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Types of financial intermediaries

Financial intermediaries connect market participants with each other and allow them to transfer capital and risk. Major financial intermediaries include banks, mutual funds and hedge funds, dealers, brokers and exchanges, clearinghouses, insurance companies, etc.

Brokers and exchanges

Brokers find out parties who are willing to trade with their clients. Block brokers deal only in large orders. A broker’s job is to get the best deal for its client which is significantly difficult when the order placed by their clients is large.

Investment banks provide advice to their clients in their corporate finance transactions such as the issue of new capital and in mergers and acquisitions.

Exchanges are physical locations that bring together trades so that they can transact. The distinction between brokers and dealers and exchange has blurred recently because exchanges can act as brokers. The distinguishing features of exchanges are the existence of listing regulation and financial disclosures.

The alternative trading system (ATS), (also called the electronic communications network (ECN)) and multilateral trading facilities (MTF) are relatively less-regulated electronic exchanges. Some systems called dark pools are preferred by large traders because they allow them discretion thereby minimizing any adverse price movement due to large trades.


Dealers trade with their clients either on an exchange or through a computerized network. They buy securities when the client wants to sell them and vice versa. They differ from brokers in that brokers do not trade with clients. Some dealers also act as brokers, while some brokers also act as dealers, such financial intermediaries are called broker-dealers. The primary purpose of dealers is to provide liquidity to the market. Primary dealers are dealers who trade with the central bank in the execution of open market operations.


Securitizers issue securities that are backed by a pool of assets such as mortgages, credit card debt, etc. through a process called securitization. Asset-backed securities benefit from diversification, economies of scale in debt services and liquidity. Sometimes a special-purpose vehicle (SPV) is created to which the underlying pool of assets, say mortgages, is transferred, against which the SPV issues securities. Sometimes, asset-backed securities are sliced into different tranches each having different credit risks.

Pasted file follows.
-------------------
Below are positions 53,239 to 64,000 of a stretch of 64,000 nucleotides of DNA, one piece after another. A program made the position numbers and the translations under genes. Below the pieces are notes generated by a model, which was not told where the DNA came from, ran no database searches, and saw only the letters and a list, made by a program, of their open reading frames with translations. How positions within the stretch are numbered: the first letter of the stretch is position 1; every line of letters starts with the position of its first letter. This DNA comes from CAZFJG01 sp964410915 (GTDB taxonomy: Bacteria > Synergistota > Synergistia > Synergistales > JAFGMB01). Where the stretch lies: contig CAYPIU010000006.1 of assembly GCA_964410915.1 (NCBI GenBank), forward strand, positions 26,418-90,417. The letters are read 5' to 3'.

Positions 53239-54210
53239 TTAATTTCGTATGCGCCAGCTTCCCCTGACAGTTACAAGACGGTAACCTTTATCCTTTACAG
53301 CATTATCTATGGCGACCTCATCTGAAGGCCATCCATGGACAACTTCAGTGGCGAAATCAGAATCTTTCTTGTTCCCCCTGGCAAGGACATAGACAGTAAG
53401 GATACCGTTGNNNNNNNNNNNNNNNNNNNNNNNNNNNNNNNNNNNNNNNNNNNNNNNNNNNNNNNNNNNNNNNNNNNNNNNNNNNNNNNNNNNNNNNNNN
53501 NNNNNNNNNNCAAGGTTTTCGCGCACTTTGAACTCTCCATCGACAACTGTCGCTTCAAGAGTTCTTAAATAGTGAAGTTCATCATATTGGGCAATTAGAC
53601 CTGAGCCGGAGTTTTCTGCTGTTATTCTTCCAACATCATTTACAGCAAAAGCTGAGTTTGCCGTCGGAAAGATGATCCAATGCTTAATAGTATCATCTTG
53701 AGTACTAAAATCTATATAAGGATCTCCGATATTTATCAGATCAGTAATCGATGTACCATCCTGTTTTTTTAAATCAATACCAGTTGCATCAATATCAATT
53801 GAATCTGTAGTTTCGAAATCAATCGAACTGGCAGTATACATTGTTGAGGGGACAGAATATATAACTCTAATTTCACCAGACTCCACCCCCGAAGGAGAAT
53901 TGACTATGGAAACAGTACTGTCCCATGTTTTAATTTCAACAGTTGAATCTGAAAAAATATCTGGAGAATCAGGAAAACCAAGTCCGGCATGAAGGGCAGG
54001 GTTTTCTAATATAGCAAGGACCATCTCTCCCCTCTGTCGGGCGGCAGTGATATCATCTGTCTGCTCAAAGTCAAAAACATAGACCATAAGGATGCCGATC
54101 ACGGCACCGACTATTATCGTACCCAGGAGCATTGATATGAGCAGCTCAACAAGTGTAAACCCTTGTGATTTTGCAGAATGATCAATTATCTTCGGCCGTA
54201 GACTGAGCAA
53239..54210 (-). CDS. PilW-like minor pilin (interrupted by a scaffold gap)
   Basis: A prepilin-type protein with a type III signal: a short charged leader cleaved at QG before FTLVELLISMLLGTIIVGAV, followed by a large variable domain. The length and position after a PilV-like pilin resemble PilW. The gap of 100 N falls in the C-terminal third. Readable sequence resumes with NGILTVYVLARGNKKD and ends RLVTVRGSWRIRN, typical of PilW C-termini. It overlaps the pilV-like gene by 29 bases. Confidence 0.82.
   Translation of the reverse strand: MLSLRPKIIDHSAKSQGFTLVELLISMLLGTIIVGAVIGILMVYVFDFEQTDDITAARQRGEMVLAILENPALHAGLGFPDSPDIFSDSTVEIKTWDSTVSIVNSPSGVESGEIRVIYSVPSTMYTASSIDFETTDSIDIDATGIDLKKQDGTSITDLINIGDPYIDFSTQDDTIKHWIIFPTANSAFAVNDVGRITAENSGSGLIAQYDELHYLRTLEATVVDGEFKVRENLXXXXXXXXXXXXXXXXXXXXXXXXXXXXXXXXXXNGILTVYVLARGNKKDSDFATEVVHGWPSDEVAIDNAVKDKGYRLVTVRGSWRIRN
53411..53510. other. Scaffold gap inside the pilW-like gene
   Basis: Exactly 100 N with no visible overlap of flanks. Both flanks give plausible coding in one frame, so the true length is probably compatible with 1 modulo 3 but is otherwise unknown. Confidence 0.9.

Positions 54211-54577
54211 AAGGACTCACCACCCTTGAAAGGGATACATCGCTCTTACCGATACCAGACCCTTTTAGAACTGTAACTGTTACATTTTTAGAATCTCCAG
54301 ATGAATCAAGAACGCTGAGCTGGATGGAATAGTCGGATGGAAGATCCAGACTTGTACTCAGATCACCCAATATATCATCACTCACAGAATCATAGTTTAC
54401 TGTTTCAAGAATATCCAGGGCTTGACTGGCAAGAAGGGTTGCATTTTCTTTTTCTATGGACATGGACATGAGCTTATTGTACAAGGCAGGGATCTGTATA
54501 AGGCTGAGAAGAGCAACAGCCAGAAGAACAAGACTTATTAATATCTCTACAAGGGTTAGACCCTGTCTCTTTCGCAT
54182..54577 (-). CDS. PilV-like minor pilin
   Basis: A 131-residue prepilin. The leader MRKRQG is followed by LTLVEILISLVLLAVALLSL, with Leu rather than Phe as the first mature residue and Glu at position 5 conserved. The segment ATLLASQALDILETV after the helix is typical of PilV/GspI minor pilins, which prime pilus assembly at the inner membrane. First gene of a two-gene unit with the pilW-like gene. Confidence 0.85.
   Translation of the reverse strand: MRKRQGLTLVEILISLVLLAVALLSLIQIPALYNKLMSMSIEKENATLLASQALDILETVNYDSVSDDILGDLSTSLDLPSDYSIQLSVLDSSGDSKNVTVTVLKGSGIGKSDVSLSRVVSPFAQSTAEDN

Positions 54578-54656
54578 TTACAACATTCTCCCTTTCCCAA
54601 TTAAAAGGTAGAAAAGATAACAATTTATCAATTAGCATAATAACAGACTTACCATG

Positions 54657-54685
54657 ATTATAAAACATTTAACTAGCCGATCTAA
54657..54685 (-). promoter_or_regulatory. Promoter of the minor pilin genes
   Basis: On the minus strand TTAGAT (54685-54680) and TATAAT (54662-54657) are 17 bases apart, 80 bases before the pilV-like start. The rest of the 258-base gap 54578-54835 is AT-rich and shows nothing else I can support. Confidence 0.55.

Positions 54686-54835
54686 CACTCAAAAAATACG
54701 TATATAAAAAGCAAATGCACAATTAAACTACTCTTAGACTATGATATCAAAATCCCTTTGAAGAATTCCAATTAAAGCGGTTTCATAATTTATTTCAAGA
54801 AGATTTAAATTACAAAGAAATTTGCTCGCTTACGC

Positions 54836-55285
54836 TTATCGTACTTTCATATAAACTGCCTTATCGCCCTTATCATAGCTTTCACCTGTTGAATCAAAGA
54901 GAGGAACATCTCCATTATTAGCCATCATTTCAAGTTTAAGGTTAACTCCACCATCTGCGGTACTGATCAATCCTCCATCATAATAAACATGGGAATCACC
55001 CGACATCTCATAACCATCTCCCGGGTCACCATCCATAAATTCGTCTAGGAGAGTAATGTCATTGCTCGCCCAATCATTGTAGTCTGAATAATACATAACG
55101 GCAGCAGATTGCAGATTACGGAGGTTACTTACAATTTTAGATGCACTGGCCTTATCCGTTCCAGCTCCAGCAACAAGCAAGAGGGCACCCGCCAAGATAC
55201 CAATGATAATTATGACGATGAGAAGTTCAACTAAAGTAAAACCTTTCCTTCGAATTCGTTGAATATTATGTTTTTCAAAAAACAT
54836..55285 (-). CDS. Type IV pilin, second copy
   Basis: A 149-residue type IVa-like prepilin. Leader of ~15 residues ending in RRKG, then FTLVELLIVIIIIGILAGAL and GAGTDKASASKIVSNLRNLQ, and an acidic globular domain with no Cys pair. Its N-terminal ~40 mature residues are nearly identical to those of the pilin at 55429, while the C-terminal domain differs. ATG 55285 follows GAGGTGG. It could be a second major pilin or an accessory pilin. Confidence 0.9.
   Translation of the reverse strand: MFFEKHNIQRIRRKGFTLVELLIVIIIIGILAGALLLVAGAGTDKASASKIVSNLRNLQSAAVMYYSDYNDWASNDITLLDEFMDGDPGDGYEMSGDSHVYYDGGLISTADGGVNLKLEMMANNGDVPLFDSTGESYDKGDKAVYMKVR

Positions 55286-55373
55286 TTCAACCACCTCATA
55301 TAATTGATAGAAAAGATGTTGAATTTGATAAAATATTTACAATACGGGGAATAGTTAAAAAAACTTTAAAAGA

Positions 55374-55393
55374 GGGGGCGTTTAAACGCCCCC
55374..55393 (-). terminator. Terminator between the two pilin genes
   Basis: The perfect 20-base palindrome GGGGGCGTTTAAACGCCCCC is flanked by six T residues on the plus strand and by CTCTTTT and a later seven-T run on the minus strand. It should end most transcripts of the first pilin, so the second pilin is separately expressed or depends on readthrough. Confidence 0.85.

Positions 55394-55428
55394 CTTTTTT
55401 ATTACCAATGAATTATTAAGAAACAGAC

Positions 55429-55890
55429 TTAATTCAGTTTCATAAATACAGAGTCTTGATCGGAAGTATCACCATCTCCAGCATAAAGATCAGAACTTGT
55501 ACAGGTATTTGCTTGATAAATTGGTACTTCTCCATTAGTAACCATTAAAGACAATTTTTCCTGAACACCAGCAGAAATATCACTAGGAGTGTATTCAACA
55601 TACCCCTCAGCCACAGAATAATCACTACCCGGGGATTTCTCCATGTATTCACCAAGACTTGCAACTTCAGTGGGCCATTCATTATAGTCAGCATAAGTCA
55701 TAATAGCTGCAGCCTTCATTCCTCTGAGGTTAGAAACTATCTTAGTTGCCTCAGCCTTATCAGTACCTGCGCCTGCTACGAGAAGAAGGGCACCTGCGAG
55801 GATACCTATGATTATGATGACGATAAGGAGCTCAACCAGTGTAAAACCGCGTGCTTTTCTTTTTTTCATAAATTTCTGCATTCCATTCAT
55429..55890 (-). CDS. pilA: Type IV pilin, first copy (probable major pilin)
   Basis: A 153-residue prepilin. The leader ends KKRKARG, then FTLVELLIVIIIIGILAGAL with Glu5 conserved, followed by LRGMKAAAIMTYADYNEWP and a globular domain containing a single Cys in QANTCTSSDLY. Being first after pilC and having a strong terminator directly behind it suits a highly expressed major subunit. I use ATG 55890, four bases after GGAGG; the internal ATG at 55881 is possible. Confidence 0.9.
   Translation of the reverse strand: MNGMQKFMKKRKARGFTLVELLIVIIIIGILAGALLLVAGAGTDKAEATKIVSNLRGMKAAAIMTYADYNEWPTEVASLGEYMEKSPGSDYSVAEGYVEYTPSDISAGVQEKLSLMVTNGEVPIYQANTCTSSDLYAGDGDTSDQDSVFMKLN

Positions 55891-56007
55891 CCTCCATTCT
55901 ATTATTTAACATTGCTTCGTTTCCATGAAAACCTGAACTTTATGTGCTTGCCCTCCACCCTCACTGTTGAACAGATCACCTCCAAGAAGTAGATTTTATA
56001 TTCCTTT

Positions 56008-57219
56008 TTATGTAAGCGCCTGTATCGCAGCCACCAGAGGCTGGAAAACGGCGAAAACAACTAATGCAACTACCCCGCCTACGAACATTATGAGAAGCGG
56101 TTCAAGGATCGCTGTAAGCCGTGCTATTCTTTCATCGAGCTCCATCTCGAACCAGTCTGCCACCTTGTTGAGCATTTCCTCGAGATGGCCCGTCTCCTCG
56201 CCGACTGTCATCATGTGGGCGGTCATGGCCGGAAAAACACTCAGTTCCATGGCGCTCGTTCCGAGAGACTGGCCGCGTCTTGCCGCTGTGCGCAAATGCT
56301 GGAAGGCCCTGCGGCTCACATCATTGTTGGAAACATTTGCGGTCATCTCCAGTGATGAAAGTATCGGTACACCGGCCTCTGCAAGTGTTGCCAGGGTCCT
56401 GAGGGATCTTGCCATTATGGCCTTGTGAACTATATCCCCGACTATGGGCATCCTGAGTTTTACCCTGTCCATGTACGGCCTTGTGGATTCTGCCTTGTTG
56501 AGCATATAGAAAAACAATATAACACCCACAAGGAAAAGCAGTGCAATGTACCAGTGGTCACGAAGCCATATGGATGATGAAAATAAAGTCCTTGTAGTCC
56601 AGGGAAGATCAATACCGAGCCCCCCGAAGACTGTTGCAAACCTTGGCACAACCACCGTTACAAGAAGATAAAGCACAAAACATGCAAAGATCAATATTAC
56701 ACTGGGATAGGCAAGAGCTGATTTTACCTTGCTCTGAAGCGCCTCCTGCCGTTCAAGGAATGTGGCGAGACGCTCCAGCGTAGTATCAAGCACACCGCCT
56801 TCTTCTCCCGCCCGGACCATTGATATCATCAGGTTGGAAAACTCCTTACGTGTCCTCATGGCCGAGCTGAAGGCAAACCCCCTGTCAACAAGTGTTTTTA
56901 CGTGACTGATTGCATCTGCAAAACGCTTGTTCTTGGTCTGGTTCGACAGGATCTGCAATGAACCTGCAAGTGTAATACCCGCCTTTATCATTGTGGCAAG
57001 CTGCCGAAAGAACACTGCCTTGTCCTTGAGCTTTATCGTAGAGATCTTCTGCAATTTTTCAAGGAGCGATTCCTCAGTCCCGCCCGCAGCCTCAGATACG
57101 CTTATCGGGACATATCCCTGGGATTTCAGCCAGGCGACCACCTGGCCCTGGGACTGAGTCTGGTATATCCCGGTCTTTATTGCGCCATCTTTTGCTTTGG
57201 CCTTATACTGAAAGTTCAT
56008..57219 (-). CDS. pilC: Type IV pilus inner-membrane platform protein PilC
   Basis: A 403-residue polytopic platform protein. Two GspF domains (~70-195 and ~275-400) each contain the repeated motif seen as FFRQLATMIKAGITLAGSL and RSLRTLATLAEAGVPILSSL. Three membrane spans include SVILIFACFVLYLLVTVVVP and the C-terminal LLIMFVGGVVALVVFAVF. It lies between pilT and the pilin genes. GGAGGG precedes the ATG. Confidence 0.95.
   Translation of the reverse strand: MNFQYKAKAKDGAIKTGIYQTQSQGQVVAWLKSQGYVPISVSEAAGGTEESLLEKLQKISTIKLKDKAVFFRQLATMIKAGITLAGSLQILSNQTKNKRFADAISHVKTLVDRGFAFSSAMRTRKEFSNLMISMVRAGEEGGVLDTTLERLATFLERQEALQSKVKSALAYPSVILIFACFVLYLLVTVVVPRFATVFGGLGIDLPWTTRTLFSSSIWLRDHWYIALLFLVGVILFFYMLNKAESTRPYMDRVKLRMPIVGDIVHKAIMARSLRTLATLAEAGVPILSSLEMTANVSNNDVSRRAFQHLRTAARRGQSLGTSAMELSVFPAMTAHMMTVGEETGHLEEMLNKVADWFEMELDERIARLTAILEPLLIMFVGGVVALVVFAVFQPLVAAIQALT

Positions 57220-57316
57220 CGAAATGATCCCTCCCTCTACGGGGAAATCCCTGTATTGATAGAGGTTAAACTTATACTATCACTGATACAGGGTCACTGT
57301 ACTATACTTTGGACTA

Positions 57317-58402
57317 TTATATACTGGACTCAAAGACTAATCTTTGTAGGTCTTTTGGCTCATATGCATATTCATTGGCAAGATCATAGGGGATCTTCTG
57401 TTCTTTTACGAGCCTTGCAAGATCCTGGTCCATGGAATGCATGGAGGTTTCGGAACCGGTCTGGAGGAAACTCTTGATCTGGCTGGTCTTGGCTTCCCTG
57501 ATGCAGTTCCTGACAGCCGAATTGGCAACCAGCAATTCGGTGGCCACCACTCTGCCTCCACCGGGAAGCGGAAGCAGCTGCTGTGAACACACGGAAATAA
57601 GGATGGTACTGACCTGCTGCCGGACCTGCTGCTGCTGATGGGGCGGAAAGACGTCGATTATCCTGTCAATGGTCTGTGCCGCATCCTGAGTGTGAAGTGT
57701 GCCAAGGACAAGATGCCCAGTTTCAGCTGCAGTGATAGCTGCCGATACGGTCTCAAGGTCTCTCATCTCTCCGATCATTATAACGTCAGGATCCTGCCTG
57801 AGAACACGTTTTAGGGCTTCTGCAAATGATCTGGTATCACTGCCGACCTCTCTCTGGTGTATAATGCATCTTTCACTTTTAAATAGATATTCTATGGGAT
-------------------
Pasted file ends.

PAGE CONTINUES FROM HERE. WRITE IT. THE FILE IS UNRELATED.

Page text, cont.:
Depository institutions and other financial corporations

Depository institutions include banks, credit unions. They receive deposits from their customers and lend money to companies. Their main advantage lies in the depositors and borrowers’ ability to lend and borrow large sums without entering into direct relationships with each other. It is important that depository institutions are well-capitalized otherwise they have the incentive to lend to risky projects. Other financial institutions include acceptance corporations, discount corporations, factors, etc. They raise money by issuing commercial paper, bonds or common stock, etc. Depository institutions may also securitize some of their loans and issue pass-through securities backed by these loans.

Insurance companies

Insurance companies help individuals and companies offset the risks they want to avoid in exchange for a premium. While insurance companies are heavily regulated, credit default swaps (a type of credit insurance) may be issued by less-regulated financial institutions such as investment banks or hedge funds. Insurers are able to offer risk mitigation at a low cost due to diversification. However, they do suffer from fraud, adverse selection, and moral hazard.


Arbitrageurs make a profit from market imperfections. For example, if a stock is traded at different prices in two markets, an arbitrageur would sell the stock in the exchange where it is traded higher and buy it in at the cheaper price thereby earning a riskless profit (this is called pure arbitrage). Together with dealers, they provide liquidity. Even if pure arbitrage does not exist, arbitrageurs use valuation relationships between financial instruments based on the same underlying to identify arbitrage opportunities. They engage in replication, a process in which they create synthetic relationships and transform risk from one form to another.

Settlement and custodial services

A clearinghouse is an exchange that facilitates settlement of contracts. It allows only its members to trade on it, from whom it requires a reserve balance called margin and whose trades and net balance it constantly monitors. All other parties must trade on a clearinghouse through its members. This reduces the counterparty risk involves and improves market liquidity significantly. Clearinghouses guarantee performance in case of future contracts while in other cases, they act as escrow agents. Brokers and dealers also have similar responsibilities when it comes to settlement of trade that they execute.

Depositories or custodians hold securities on behalf of their clients. Broker-dealers also act as custodians in many cases.

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